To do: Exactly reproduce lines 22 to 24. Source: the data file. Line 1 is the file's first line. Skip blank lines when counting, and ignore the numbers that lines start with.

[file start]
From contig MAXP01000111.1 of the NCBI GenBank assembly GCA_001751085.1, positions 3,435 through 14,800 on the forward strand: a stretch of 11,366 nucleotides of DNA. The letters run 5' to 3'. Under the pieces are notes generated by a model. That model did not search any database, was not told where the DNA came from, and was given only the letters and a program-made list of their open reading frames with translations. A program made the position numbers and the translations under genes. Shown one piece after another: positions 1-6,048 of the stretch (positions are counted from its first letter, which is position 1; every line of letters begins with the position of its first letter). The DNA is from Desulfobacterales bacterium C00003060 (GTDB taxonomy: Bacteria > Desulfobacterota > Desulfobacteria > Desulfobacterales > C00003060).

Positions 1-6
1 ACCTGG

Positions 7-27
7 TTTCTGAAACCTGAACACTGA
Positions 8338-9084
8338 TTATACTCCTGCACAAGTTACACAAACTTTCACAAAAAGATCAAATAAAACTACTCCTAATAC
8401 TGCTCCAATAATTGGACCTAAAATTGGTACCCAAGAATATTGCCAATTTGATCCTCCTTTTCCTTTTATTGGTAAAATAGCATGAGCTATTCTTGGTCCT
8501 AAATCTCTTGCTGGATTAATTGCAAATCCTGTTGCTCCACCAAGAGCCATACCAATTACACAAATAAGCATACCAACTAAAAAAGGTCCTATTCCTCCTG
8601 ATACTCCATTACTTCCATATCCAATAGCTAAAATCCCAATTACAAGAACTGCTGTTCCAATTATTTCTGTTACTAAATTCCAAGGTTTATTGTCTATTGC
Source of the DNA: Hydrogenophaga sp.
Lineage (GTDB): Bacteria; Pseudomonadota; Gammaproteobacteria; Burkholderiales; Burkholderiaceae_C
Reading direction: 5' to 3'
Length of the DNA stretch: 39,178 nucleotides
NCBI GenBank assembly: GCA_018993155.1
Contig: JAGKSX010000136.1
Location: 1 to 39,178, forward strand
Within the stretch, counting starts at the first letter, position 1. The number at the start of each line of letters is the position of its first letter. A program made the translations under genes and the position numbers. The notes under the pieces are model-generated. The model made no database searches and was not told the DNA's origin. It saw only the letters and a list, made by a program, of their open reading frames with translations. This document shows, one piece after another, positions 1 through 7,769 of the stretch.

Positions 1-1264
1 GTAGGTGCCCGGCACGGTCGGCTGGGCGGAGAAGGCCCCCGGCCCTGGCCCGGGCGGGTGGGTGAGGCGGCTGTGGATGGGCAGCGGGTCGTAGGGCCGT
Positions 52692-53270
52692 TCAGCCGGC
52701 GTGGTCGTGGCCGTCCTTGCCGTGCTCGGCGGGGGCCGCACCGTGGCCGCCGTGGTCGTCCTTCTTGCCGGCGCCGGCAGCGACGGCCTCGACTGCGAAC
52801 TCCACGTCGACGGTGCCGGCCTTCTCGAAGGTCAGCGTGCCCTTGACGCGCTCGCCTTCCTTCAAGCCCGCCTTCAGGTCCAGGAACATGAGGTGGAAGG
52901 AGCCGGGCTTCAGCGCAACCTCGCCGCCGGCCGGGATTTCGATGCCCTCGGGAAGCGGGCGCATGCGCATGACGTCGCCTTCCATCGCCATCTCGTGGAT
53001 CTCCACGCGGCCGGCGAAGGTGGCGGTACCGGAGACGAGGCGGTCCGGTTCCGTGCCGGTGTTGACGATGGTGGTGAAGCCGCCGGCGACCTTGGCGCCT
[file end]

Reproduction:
52692 TCAGCCGGC
52701 GTGGTCGTGGCCGTCCTTGCCGTGCTCGGCGGGGGCCGCACCGTGGCCGCCGTGGTCGTCCTTCTTGCCGGCGCCGGCAGCGACGGCCTCGACTGCGAAC
52801 TCCACGTCGACGGTGCCGGCCTTCTCGAAGGTCAGCGTGCCCTTGACGCGCTCGCCTTCCTTCAAGCCCGCCTTCAGGTCCAGGAACATGAGGTGGAAGG